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Home >  Blog >  CaSPA Case Study: Interstate Experience - Adam Taylor

CaSPA Case Study: Interstate Experience - Adam Taylor

Posted on 12 June 2017
CaSPA Case Study: Interstate Experience - Adam Taylor

By way of background, I have over 30 years of experience as a teacher in New South Wales, including eight years as a principal of a Catholic systemic school. In 2017, I returned to my home state of Victoria where I am in my first year of Catholic secondary school principalship.
Recently, I was having a professional conversation with a middle leader colleague. He was musing, frustrated, about what more he needed to do in order to be given an opportunity at senior leadership in Catholic schools. He quoted chapter and verse the various courses, up to Masters level, that he had completed. Indeed, he had two Masters degrees; one in global educational politics and another, an Executive MBA. "I don't know what else I could possibly do!" he exclaimed, exasperated.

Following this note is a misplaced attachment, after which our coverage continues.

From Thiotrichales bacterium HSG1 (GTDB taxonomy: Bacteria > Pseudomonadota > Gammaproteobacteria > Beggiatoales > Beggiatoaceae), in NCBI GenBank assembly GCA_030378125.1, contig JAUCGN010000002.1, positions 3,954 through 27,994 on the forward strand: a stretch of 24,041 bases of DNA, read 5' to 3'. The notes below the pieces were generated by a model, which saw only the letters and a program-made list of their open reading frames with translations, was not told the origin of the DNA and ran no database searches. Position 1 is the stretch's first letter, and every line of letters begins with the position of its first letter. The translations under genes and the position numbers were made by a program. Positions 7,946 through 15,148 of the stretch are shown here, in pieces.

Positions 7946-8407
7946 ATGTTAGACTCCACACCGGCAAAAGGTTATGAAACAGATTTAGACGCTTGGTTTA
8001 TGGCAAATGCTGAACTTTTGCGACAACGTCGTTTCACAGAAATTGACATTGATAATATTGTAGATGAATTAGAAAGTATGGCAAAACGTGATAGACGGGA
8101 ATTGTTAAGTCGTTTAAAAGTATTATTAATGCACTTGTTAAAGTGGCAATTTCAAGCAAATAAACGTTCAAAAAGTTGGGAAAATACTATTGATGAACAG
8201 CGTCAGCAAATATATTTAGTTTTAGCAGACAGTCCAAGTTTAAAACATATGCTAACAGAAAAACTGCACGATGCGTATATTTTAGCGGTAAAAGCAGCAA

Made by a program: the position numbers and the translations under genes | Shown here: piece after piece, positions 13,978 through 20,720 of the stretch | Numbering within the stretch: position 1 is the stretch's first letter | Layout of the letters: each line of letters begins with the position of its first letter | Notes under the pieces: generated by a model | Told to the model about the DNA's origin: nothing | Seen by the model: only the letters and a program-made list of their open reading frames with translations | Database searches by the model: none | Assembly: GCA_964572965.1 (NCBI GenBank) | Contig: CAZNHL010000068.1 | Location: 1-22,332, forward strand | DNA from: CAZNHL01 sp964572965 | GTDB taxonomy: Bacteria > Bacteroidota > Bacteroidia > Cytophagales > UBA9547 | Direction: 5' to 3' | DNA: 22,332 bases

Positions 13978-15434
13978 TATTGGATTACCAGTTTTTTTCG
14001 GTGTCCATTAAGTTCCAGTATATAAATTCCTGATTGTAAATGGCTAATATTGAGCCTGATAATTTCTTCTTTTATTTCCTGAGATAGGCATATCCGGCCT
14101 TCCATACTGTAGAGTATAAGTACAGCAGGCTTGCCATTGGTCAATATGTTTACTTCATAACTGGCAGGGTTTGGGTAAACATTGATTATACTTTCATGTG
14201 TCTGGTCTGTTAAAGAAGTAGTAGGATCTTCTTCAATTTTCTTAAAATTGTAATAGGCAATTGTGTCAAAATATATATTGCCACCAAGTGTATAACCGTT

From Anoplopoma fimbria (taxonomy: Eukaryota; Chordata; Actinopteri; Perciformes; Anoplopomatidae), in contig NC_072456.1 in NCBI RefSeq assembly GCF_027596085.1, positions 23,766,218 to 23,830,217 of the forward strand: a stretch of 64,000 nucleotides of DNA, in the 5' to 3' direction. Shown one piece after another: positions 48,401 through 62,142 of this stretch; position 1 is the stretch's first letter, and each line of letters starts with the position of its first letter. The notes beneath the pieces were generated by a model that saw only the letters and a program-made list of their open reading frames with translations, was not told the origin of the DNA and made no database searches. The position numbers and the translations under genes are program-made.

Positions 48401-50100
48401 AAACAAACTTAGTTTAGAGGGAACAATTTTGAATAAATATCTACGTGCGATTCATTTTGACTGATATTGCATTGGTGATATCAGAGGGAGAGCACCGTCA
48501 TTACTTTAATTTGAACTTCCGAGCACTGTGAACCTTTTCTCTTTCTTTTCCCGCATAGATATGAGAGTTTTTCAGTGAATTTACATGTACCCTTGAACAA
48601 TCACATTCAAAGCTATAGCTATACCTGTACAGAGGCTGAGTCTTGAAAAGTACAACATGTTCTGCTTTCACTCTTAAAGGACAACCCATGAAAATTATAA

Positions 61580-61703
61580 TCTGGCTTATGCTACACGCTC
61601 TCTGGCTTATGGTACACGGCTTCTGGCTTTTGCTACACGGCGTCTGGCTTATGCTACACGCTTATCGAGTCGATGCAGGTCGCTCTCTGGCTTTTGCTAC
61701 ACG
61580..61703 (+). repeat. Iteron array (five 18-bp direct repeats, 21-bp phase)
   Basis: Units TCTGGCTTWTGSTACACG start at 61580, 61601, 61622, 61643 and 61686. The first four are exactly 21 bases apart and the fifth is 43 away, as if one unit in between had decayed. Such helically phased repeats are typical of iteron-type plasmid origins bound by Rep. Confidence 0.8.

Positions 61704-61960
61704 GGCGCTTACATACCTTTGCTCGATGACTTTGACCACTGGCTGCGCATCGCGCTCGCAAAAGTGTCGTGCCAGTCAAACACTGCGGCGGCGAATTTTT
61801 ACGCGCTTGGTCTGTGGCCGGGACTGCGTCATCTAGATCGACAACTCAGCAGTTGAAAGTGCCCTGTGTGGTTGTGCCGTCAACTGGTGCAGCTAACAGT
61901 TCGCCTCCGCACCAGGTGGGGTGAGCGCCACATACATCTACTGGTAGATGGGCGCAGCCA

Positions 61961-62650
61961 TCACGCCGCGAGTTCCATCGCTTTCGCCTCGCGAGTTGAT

I found his perspective fascinating. It was as if he had never occurred to him that senior leadership in Catholic schools is as much as anything else, a position of leadership in church. He had done no significant professional learning, nor personal/professional formation, around Catholicism for his own personal spirituality.
The Executive MBA is particularly pertinent here. The Executive MBA is the standard postgraduate degree undertaken by many middle and senior Catholic school leaders in Melbourne. The vast majority it seems have been sponsored to complete the course by Catholic Education Melbourne (CEM). In the main, the courses have been completed at ACU.
In Sydney, meanwhile, the very same university has trained a generation of aspiring and established school leaders in the Master of Educational Leadership. This postgraduate degree course is focused around the specifics of Catholic leadership, with a healthy dose of theological training and professional formation in the Catholic tradition.
How extraordinary that the same university in our two biggest towns have such a radically different approach to preparing and depthing school leaders in the task that lies before them. I have been left wondering if I am dealing with the same "system" with the same set of values.

Adam Taylor

St Bernards College, Essendon

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